Fig. 4. (a)–(b) Transmission spectra of the device with direct crossing (dashed lines) and cavity-based crossing (solid lines). (c) Intersection of two-dimensional plasmonic waveguides with a square resonant cavity. (d) Profile of a steady-state magnetic field at the resonant wavelength 1.55 µm for w = 20 nm and L = 700 nm.

All calculations mentioned above are performed when ignoring the material loss. However, it should be emphasized that the metal, silver, is always a lossy material especially in the visible and infrared frequency region. This kind of loss usually limits optical performance of plasmonic devices. For the proposed device studied here, the loss will result in propagation loss of the plasmonic waveguide mode and low quality factor of the unloaded resonant plasmonic cavity. However, when we take the loss into account, the symmetry properties of cavity and waveguide modes will remain unchanged. Thus, the general criteria for eliminating the crosstalk of the perpendicular intersection are still valid, i. e. the crosstalk can be prohibited even when taking material loss into account. From Eqs. (2)(3), one sees that the spectrum will in general not reach the unity on resonance. This is because the factor 1/τo significantly decreases when taking the loss into account and becomes comparable to 1/τe. Here, we recalculate the transmission spectra for the perpendicular intersection [Fig. 4(c)] without ignoring the material loss. The source and detector are connected to the coupling region through plasmonic waveguide segments of length 160 nm. Results for the device [Fig. 4(c), L=680 nm, w=20 nm] are shown in Fig. 5. The solid and dashed lines represent the results for ignoring the material loss and considering the loss, respectively. When we take material loss into account, the throughput shown in Fig. 5(a) is only about -5.47 dB on resonance, which originates from the propagation loss of the waveguide mode and the loss from the plasmonic cavity. One can observe from Fig. 1(b) that the propagation loss is quite significant for w = 20 nm. At the telecommunication windows, around 1.5 µm, the SPP propagation length can be greater than the total length of the circuit and reach values close to 1 mm. The propagation loss can thus most likely be reduced for each plasmon device. Apart from the propagation loss, the intersection loss for the device is about -2.7 dB on resonance, which is limited only by the value of Q intrinsic/Q coupling. For the lossless case, Q total is around 20 and becomes 15 when taking the loss into account. Q intrinsic of the unloaded cavity for the lossless case is much larger than Q coupling, thus we can obtain Q coupling=Q total = 20. Due to the material loss, Q intrinsic strongly decreases. Assuming that the coupling strength are the same for both cases, one can obtain that Q intrinsic becomes 60 for the lossy case. In order to improve the transmittance property, what we can do is to increase the value of Q intrinsic/Q coupling. Recently, people have used a gain material to compensate for the effect of material loss, thus improving the optical performance of loss-limited plasmonic devices [26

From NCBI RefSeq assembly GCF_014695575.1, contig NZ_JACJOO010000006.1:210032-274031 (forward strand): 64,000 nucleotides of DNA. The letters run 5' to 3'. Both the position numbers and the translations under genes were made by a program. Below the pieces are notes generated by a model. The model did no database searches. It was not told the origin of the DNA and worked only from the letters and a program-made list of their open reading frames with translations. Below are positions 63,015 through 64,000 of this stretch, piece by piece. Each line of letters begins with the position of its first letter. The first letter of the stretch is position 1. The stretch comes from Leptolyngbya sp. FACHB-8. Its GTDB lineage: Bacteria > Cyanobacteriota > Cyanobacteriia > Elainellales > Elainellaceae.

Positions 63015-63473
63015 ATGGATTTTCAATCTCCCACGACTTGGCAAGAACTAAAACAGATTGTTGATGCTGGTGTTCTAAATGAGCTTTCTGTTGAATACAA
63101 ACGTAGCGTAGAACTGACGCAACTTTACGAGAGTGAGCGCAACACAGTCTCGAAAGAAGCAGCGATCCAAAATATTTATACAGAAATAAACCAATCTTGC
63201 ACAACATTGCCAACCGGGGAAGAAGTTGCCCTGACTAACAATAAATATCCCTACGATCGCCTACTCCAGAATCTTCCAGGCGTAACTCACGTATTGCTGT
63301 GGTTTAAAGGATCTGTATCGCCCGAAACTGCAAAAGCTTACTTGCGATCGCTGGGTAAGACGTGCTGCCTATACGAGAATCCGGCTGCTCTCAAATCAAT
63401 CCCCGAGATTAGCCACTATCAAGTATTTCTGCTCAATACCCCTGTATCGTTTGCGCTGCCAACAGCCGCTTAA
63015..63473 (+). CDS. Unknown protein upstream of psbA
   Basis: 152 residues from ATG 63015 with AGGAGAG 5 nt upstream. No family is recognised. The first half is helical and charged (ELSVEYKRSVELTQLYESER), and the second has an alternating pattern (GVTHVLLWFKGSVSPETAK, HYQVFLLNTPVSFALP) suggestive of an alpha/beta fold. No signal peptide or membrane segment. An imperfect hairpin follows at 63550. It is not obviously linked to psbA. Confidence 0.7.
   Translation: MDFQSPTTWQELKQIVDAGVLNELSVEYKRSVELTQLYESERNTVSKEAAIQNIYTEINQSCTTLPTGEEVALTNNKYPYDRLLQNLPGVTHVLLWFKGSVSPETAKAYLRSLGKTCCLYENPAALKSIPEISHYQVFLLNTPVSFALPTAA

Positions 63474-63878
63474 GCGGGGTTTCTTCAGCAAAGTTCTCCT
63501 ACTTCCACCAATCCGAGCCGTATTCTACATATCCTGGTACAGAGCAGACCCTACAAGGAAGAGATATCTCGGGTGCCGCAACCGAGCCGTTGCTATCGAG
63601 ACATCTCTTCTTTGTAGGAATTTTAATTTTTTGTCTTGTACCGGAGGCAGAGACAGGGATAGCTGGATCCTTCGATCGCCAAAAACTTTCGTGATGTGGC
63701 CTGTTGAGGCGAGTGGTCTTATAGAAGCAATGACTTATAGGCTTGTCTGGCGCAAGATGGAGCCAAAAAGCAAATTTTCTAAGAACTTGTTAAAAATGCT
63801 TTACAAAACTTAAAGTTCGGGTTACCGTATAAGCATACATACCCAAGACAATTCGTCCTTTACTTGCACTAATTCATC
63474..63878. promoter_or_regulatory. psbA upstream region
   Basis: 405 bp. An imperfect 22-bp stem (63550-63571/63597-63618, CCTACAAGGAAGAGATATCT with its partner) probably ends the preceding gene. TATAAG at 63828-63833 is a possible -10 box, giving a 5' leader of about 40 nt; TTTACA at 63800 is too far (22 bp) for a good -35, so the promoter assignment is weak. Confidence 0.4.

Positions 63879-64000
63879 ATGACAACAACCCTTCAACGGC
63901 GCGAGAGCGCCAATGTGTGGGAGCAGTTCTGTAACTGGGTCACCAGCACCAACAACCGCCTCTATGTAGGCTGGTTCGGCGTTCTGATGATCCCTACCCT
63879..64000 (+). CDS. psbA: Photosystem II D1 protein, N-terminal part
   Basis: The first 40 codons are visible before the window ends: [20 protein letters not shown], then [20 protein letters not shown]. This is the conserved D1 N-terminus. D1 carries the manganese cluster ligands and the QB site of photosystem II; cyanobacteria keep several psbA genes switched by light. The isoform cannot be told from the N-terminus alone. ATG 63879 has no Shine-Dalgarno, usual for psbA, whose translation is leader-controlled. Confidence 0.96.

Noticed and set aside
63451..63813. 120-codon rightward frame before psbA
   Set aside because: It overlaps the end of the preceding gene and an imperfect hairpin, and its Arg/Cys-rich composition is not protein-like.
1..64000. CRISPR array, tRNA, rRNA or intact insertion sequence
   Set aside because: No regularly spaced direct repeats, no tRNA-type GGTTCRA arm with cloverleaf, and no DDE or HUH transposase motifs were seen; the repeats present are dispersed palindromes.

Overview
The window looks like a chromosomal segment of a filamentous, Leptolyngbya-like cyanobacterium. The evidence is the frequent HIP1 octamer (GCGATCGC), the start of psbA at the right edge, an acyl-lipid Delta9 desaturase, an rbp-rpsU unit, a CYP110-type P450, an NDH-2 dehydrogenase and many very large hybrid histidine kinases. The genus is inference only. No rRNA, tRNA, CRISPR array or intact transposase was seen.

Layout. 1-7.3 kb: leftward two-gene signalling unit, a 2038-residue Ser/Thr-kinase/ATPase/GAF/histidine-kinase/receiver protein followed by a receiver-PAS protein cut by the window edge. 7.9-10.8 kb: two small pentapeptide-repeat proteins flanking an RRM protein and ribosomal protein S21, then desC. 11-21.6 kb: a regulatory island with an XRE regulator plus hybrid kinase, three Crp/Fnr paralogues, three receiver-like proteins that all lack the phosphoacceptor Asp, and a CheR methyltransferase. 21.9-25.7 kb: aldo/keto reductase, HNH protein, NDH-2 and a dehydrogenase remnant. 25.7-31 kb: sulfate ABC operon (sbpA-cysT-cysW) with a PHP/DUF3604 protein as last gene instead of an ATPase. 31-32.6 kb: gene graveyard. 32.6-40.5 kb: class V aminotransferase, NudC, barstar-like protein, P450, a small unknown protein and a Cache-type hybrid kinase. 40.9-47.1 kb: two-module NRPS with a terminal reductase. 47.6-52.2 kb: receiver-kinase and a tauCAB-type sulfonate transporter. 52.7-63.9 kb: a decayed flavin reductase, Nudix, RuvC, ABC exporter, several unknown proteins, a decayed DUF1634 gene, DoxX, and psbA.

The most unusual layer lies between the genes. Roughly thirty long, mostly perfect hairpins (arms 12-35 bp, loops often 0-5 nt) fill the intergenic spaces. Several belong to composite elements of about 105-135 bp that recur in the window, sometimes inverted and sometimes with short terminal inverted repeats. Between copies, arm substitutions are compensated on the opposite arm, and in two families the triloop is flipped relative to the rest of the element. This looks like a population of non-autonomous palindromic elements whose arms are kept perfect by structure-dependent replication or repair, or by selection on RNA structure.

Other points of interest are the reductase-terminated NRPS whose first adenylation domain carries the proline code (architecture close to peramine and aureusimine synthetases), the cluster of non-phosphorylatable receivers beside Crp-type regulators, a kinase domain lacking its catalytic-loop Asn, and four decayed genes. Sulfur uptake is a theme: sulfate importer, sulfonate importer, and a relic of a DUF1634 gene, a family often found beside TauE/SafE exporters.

26. S. A. Marier, “Gain-assisted propagation of electromagnetic energy in subwavelength surface plasmon polariton gap waveguides,” Opt. Commun. 258, 295–299 (2006). [CrossRef]

, 27

27. M. P. Nezhad, K. Tetz, and Y. Fainman, “Gain assisted propagation of surface plasmon polaritons on planar metallic waveguides,” Opt. Express 12, 4072–4079 (2006). [CrossRef]

]. From Fig. 5(b), one can also observe that the crosstalk is prohibited even when material loss is present. The simulation results fit quite well with the expectations from the analysis mentioned above.

Fig. 5. (a) Throughput of the device [Fig. 4(c)] when ignoring the material loss (solid line) and considering the loss (dashed line). (b) Crosstalk of the device when ignoring the material loss and considering the loss.

5. Summary

In this paper, we have analyzed the intersection loss for two perpendicular plasmonic waveguides. For the direct crossing, when encountering a nano-scale intersection, the throughput is around 25%, almost the same as the crosstalk. Using a general recipe for elimination of crosstalk, we design simple cavity-based structures to enhance the throughput and eliminate the crosstalk. The size of the intersection is compact, which is vital for high-density integration. Numerical results are calculated by FEM in frequency domain, which agree well with those from the coupled-mode theory. Without considering the material loss, the throughput reaches the unity on resonance and the crosstalk is suppressed. Results can be explained in terms of symmetry considerations and resonant tunnelling effects. We find that the effect also exists in the presence of material losses because of the preserved symmetry properties. Apart from the propagation loss, the intersection loss for the proposed device is about -2.7 dB on resonance. Our results may open a way to construct nanoscale crossings for high-density nanoplasmonic integration circuits.

Acknowledgments

This work is financially supported by the Danish Research Council for Technology and Production Sciences (grant no: 274-07-0379).

References and links

1.

M. Lipson, “Guiding, modulating, and emitting light on silicon - challeges and opportunities,” J. Lightwave Technol. 23, 4222–4238 (2005). [CrossRef]

2.

W. Bogaerts, R. Baets, P. Dumon, V. Wiaux, S. Beckx, D. Taillaert, B. Luyssaert, J. Van Campenhout, P. Bienstman, and D. Van Thourhout, “Nanophotonic waveguides in silicon-on-insulator fabricated with CMOS technology,” J. Lightwave Technol. 23, 401–412 (2005). [CrossRef]